Change Your Mindset

Just go. You only have to get down the street, then you can turn around. Or, go for 5 minutes. If you’re still blargh about it, go home. If you feel pretty good, go a bit further. This is one of those times when minutes and miles don’t matter. Get out there, even if it’s for a short time.

If you do get out, YAY YOU! If you turn around at the end of the street, that’s ok. Take a rest day. It may be just what you need. Just get back out there tomorrow.


Rethinking Emotional Eating


Originally this post was going to be about performance, but it organically turned into a post about emotional eating. I want to say, I am not a registered dietitian. I am a regular person who’s spent a lot of (healthy and unhealthy) time thinking about, learning about, and exploring the world of food. I’m also a certified health coach and a survivor of anorexia nervosa (the eating disorder was pre-education, btw). Feel free to ask questions in the comments or shoot me a message.

Eating is Emotional

Think about it. Almost every holiday, celebration, and many rewards come with requisite eats and treats. Additionally, there’s a whole list of “comfort food” waiting to take our minds off of whatever ails us (stress, loneliness, missing old times).

We often gather around the table, the grill, or the movie popcorn with friends and family. Food is important to our emotional well-being. 


Sometimes emotional eating can lead to overeating, or getting stuck in a food rut. Maybe you miss family dinners but now everyone’s grown up and moved away, or weekends are just too hectic with kids’ schedules. Maybe those family dinners often had a regular side dish or dessert, so when that item is available you go a little overboard. Or, maybe you can only get the family to sit down together if you order a giant bucket of KFC. Whatever it is sometimes is ok, all the time isn’t doing you any favors.

What Can You Do About It?

First, understand this is normal. We all have our “things”. Second, give yourself permission to think about why the food is so important, or irresistible. Is that stale pretzel from the baseball stadium *really* tasty or do you get it because that’s what you always got when you went to stadium as a kid? No judgements, just a small bit of reflection.

Here’s an easy one for me. Sheet-cake? What’s even in that? No idea, but I’ve accepted more pieces than I’d like to admit at company parties because it’s what you do. Believe me, your cake having (or not) doesn’t determine anyone’s ability to have a good time. Besides, if you’ve ever worked in an office, you know that cake isn’t going to waste.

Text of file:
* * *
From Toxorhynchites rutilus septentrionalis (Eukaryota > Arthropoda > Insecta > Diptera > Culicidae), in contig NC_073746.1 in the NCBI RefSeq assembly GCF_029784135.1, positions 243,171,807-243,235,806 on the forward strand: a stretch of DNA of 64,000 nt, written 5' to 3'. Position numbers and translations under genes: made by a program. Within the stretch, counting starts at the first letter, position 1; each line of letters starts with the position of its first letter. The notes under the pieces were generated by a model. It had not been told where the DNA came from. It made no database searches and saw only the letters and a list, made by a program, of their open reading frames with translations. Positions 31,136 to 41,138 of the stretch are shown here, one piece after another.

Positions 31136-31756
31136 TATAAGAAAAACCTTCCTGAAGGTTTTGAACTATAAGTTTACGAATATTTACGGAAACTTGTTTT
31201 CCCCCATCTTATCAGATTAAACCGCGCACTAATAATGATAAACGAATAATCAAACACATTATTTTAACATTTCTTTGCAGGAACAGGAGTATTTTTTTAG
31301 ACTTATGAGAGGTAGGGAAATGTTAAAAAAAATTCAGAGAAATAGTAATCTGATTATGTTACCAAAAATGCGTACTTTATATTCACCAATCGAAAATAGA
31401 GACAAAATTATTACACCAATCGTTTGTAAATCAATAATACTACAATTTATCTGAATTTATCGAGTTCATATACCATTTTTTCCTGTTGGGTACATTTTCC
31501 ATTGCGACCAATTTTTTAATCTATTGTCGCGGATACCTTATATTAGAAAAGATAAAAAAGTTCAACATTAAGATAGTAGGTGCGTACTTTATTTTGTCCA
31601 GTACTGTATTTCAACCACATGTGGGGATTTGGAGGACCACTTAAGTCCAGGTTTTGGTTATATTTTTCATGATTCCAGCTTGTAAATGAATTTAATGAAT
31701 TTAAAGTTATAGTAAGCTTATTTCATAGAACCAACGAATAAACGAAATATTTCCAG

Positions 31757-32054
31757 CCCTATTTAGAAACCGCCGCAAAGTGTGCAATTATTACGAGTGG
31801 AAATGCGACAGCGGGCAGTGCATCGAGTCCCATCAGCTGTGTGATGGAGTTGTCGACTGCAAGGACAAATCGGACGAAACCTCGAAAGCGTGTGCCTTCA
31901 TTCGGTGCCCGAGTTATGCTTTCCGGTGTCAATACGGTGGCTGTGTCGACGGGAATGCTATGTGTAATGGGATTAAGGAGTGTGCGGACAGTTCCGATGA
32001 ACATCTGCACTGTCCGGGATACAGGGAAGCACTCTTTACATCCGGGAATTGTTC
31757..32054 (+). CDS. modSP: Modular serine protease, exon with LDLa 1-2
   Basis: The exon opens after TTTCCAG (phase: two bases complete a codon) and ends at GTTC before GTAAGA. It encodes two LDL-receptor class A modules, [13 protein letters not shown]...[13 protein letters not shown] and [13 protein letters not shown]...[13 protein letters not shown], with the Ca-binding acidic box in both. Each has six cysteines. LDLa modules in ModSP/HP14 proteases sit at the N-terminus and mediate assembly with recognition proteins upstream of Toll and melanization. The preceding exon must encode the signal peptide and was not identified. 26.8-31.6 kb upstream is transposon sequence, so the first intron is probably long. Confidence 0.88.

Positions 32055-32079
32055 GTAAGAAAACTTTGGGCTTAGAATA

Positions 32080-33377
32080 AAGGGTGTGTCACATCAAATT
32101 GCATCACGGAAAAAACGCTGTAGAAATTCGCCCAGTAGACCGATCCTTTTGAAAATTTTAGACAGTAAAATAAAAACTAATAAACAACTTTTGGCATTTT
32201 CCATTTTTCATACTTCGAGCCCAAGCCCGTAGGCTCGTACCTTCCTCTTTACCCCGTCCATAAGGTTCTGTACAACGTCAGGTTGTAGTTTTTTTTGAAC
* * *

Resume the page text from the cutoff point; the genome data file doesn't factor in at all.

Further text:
So reflect some. Keep a journal, track moods after eating foods on apps, or just sit with it for a bit. I’ve tried a few different methods, usually depending on my mood. There’s no “right way”.

I do suggest you try it though. Even just once. Pick a food, think about the why, and you might be surprised.

**Please, if you or someone you know has an issue with disordered eating contact NIMH.


Haiti: Russell Maroni’s Personal Journal

This is a post I edited for another site but wanted to share the information here as well.

Lean in Action: Russell Maroni’s Personal Journal


Most people have probably never heard of Russell Maroni, an X-Ray Technician at Akron Children’s Hospital in Ohio. But to those in the lean world, Russell’s time spent as a missionary in Haiti in early 2010 is an amazing, real-life example of lean in action.

Because both Six Sigma and Lean methodologies make a huge impact on operational performance and healthcare processes and procedures, Six Sigma and Lean methodologies are being utilized in doctors’ offices, clinics and hospitals all over the world.

The benefits of Six Sigma and Lean in the healthcare system include the prevention of medical mistakes, reducing defects and variation, decreasing mortality rates, lessening lengths of stay, improving patient care, eliminating non value-added steps and increasing quality.

Although Russell was already busy working in healthcare full-time and learning the lean methodology when the devastating earthquake struck Haiti on January 12, 2010, he immediately volunteered to assist in earthquake relief efforts.

It was there that Russell put his Lean training to use, and turned a quick trip to provide medical assistance at a Haitian orphanage into a streamlined, selfless medical mission that helped change the lives of thousands of people.

In an effort to document his daily experiences, he kept a journal with riveting entries telling of death, despair, anguish and devastation. Amazingly, the entries also tell of hope, perseverance and the innermost strength and courage of even the youngest of victims.

He offers a compelling, albeit candid view of earthquake relief efforts; readers become immersed in his painstaking trials and tribulations which he encounters from the first few minutes of his trip until the final moments of his departure. He also tells how his lean training was utilized as he found himself in the midst of a global catastrophe. Russell’s life was transformed, much in the way he transformed the lives of those he met.

Now, to raise both awareness of the ongoing struggle in Haiti, as well as funds for Haiti’s arduous recovery, Russell has graciously shared his personal journal with In an eBook titled, “After the Haiti Earthquake: A Healthcare Missionary’s Personal Journal,” Russell provides a touching, personal account of his experiences and how he applied his lean training in the most unorthodox of circumstances.  The account includes stunning photos, all taken by Russell or his fellow volunteers.

From Classroom to Field Hospital

Russell was able to immediately apply his methodology at a field hospital on the first day he arrived in Haiti. His training allowed him to design tools, customize equipment and perform other necessary tasks without a tremendous amount of time or thought.

Russell recounts, “I felt like David, staring up at Goliath with a fishbone diagram loaded into my sling. As intimidating as it was, it all worked out beautifully, and I’m thankful that I could be a part of the relief effort.”

Russell was able to apply his training across multiple areas – from training a local X-Ray Technician to fixing wheelchairs to finding on-site child psychologists at the orphanage. He applied his lean knowledge and was able to provide ongoing solutions, long after he had returned home.